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Ice age art in Indonesia reveals how spiritual life transformed (2017) (theguardian.com)
43 points by diodorus 2 days ago | hide | past | favorite | 5 comments

The Significance section of the paper Early human symbolic behavior in the Late Pleistocene of Wallacea [1]:

> We present evidence from the Late Pleistocene of Sulawesi, Indonesia, where an unusually rich and unique symbolic complex was excavated from archaeological deposits spanning 30,000 to 22,000 y ago. Including previously unknown practices of self-ornamentation, used ochre, pigmented artifacts, and portable art, these findings advance our knowledge of the cultural repertoires of modern humans in Pleistocene Wallacea, including the nonparietal artworks and symbolic material culture of some of the world’s earliest known “cave artists.”

[1] https://www.pnas.org/content/114/16/4105

Rather timely as BBC’s In our Time podcast has just done a reasonable dive into the theme of Cave Art: https://www.bbc.co.uk/programmes/m000mqn7

Is anyone ever trying to put the stone age culture to the film accurately? That they were not some dirty brutes but they had rich oral tradition and art and rituals and music. They wore richly decorated clothing or elaborate body paint. They knew how to use ash and herbs to disinfect their straw beds. Had actually sharper tools than we usually have. The childhood was brutal no doubt, but when one reached adulthood, quite long and happy life could be expected. They built megaliths and some lived in cities, after all.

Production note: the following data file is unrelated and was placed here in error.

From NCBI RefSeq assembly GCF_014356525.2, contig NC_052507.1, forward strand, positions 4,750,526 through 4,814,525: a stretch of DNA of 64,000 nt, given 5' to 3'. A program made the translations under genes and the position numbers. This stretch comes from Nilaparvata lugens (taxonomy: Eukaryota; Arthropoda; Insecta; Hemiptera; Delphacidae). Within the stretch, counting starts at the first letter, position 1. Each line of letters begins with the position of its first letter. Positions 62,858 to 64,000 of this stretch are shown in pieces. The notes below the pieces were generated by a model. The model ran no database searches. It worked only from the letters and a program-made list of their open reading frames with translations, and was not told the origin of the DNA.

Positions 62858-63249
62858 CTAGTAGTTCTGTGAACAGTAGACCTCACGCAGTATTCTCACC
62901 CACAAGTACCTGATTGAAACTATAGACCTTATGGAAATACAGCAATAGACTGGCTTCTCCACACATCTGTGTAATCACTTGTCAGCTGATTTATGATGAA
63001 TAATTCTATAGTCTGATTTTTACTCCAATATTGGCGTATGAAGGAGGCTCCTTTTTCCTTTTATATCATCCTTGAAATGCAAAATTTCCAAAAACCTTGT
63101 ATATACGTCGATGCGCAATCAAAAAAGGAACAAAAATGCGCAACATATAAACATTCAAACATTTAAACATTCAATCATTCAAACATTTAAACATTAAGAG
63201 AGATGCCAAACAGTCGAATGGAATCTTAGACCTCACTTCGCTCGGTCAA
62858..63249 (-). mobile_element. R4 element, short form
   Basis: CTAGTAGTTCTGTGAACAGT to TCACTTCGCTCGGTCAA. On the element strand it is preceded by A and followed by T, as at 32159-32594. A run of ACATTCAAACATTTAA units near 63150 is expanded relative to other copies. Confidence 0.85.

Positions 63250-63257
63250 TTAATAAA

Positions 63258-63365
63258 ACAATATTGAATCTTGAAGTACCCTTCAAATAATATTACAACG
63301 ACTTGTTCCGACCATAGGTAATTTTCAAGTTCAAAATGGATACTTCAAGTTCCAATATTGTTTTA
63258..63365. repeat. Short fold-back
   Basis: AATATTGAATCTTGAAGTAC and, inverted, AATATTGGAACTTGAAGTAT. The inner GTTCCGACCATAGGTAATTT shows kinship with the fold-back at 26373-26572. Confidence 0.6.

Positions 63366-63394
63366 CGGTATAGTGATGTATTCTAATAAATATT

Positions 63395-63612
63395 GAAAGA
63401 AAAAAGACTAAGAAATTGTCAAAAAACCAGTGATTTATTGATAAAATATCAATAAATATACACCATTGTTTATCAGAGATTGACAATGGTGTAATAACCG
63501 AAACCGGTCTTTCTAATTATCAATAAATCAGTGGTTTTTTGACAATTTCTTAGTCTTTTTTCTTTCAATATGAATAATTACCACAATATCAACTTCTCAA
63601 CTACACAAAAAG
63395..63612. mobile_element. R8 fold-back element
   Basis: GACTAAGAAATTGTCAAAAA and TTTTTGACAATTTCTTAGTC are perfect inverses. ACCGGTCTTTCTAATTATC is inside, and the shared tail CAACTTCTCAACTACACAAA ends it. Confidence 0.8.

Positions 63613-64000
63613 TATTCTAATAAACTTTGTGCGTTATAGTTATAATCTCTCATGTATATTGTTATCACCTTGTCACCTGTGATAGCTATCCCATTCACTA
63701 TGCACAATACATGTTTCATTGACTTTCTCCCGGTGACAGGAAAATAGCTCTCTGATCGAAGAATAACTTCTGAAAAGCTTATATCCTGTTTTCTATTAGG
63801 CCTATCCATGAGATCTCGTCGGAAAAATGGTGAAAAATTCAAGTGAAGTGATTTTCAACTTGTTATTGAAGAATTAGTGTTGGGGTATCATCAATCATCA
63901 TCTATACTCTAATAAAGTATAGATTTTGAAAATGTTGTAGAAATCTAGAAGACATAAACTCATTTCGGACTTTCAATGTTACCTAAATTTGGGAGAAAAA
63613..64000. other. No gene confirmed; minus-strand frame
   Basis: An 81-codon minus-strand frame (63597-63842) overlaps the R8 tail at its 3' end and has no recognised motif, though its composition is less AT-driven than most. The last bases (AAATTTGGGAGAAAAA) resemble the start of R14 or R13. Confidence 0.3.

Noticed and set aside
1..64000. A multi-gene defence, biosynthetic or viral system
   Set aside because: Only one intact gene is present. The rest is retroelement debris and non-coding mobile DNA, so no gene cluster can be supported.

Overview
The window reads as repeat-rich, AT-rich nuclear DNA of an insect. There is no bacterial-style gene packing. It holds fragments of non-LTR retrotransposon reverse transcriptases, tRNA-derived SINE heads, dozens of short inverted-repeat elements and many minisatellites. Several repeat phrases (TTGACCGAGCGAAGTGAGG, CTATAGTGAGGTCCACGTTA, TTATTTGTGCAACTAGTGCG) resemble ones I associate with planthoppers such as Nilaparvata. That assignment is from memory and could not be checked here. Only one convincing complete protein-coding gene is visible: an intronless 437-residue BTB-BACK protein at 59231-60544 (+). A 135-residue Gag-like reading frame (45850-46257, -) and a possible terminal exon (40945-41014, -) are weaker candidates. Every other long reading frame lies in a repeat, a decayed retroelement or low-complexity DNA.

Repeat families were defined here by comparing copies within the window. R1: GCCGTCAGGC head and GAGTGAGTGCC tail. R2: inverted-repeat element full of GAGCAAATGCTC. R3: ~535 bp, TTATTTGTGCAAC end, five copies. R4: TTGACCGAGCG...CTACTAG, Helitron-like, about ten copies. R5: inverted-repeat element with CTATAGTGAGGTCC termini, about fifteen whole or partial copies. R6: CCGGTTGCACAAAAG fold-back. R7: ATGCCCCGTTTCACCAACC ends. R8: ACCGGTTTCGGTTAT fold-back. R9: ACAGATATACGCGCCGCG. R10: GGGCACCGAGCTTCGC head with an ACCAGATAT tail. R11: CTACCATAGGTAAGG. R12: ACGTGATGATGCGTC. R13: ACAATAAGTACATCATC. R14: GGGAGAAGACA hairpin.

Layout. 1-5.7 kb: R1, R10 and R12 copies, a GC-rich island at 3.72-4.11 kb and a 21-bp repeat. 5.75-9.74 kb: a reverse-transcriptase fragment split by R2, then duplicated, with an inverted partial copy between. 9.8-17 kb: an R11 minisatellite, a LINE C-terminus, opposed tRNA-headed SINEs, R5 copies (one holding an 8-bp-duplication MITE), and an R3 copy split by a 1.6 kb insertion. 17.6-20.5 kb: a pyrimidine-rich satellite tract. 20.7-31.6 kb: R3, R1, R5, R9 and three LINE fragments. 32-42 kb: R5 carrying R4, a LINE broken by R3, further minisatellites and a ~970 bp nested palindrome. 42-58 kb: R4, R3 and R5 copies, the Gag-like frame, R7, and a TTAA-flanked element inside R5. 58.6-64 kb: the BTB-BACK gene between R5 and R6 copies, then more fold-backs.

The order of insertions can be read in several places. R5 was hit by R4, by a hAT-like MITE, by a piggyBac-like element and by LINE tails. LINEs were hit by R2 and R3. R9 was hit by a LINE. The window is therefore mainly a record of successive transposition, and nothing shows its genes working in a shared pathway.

Cave of Forgotten Dreams by Werner Herzog is about absolutely stunning cave art discovered in France and immediately preserved by the government. The cave was immediately sealed off from the public and a team of professionals has studied it ever since. They installed pathways to prevent damage, climate control, special lights, etc. Werner was the first person they let film inside. Absolutely incredible film. We watched it on a lark and we were all mesmerized. It isn’t just about the art but about ancient Stone Age man in general.


I think I've seen this already, but I'm not sure. Anyways, what was mentioned in the context of that cave, or another one "nearby" in Europe is that they used that cave for thousands of years. That is no single snapshot of the past, but of a timeframe of several thousands of years of continous use.

Can't remember exactly anymore, maybe even 5000.

Astonishing. Do we have a gathering place used that long? I feel compared to that we are the nomads.

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